Over six per cent of post-secondary students self-harm, says a new report
Mental health professionals are alarmed over self-harm on campus after a recent report revealed that 6.6 per cent of post-secondary students had intentionally hurt themselves in the last year and up to 20 per cent had done so at some point in their lives.
“The statistic is unsettling,” said Cliff Robinson, head of counselling at TRU. “But the thing that’s most sad for me is that for some people it’s easier to cut than it is to talk about their own mental health condition, and that speaks to stigma about mental health and mental illness.”
Released by the Mental Health Commission of Canada (MHCC) last week, the report measured 13 indicators of Canadian mental health, including self-harm among college students. Other indicators include suicide rates, anxiety among school-aged youth, anxiety or mood disorders in seniors and hospital readmissions within 30 days due to mental illness.
Self-harm among post-secondary students was one of four indicators marked red for “significant concerns.” Another eight came in yellow for “some concerns” or uncertain results. Only one indicator measured in the green.
The report is part one of what the MHCC calls the “most comprehensive set of indicators for mental health illness in Canada,” measuring 63 different indicators of mental ill- ness. Results on the other 50 indicators will be released in April.
Self-harm and TRU
In many cases, Robinson said, students who self-harm began in high school and the behaviour carried over when they entered university. The Canadian Mental Health Association has estimated one to four per cent of all people in B.C. self-harm and 14 to 39 per cent of those are adolescents.
“It’s generally a period of life where emotions are high,” said Kerri McLean, manager for Mental Health and Substance Use Services. “They’re intense … I think as a result of that individuals aren’t quite sure or don’t have the healthy coping strategies that older adults may have if they’re in a more secure, stable environment.”
Robinson said TRU counselling does see a number of self-harm cases but not enough to be consistent with the MHCC report. For him, that raises concern that there may be TRU students that are self-harming but have not reached out to counselling.
About 10 per cent of students use TRU’s counselling service and about two-thirds of that workload is due to student mental health conditions.
Dealing with stigma
According to Robinson, only a small percentage of self-harm cases are actually suicidal. People may also self-harm as a way to deal with personal upheaval, anxiety, depression or as a coping mechanism for emotional distress. He also said not everyone who admits to self-harm is hospitalized.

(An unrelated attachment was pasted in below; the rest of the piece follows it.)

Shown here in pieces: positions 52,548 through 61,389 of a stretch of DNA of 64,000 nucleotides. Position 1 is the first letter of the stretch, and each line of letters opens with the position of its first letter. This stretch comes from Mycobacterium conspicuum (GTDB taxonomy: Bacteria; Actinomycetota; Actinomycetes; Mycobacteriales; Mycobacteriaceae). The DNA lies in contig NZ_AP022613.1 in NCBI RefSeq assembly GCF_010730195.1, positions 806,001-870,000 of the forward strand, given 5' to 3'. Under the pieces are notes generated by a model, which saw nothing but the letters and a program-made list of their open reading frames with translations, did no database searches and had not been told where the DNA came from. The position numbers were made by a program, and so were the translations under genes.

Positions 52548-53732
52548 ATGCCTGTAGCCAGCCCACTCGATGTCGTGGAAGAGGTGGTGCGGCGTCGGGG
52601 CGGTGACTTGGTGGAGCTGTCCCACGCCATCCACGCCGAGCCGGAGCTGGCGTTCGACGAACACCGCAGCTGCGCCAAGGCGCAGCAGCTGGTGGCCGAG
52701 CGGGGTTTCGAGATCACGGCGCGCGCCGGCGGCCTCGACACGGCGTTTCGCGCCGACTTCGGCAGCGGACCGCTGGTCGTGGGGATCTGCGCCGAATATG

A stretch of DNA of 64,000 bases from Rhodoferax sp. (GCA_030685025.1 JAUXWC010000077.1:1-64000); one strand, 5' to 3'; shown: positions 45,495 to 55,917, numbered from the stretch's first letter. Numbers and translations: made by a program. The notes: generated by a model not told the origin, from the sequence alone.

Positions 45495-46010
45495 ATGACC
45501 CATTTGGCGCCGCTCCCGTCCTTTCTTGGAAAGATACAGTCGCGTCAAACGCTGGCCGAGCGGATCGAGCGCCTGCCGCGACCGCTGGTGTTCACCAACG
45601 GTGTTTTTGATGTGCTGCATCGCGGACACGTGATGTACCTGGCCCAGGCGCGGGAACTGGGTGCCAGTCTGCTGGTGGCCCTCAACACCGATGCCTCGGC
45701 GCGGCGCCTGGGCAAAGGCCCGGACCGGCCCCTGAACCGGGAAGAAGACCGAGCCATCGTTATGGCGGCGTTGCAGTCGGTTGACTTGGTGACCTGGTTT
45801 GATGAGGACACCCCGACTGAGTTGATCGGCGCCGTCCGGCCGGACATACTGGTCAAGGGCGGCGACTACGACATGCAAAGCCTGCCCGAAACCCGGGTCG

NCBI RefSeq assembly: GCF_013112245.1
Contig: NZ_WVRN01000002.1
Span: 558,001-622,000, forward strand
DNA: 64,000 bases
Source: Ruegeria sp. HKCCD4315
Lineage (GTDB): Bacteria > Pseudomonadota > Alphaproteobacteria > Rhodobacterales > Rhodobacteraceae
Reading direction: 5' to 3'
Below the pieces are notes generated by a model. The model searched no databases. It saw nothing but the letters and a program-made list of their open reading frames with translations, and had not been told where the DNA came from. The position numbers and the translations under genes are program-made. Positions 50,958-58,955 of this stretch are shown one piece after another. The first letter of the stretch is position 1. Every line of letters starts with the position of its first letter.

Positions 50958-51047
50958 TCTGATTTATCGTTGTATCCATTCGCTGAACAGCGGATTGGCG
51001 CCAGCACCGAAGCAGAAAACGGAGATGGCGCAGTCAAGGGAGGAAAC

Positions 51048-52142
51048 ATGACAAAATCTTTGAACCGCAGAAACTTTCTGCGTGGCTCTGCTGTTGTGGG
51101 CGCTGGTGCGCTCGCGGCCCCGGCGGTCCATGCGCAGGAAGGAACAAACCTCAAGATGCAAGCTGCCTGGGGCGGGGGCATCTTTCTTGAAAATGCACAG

“We’re not going to overreact on your behalf,” Robinson said. “Our job is to figure out what it’s going to take for you to deal with whatever mental health thing you’ve got going on, and in a vast majority of cases, you’re going to come in and talk to us and [the rest of the time] it’s business as usual.”
Other options available from TRU counselling include: assessment by the campus doctor, counselling sessions or day-to-day interventions such as interactions with professors or extracurricular clubs.
If intervention is necessary, students may be referred to Interior Health. According to McLean, each patient is assessed by symptoms, mental health history and history of abuse (substance or otherwise) or trauma. Depending on that assessment, patients are streamed to outpatient services, single and group therapy, crisis intervention, connection to a life-skills manager or long-term care.
“They may have self-harming behaviours, but you need to have a much fuller understanding of what might be driving those behaviours and then refer them properly,” McLean said.
She added that Mental Health and Substance Use Services has a unique partnership with the university. TRU is one of the few campuses to have a regional health worker attached to the counselling department. McLean said in cases where intervention might be needed, the worker can then streamline the referral to Interior Health.
Long road ahead
Robinson said he is excited to read the full report come April, but knows it will highlight how much work is ahead for mental health professionals like him.
“We will no longer have the excuse of ‘we didn’t know,’ or that excuse that I often use, which is ‘I can only speak to my own clients,’” he said. “Now I kind of know what my clients are saying in the context of people in general, and we’ve got to put some money and resources and strategic planning into where the problems are.”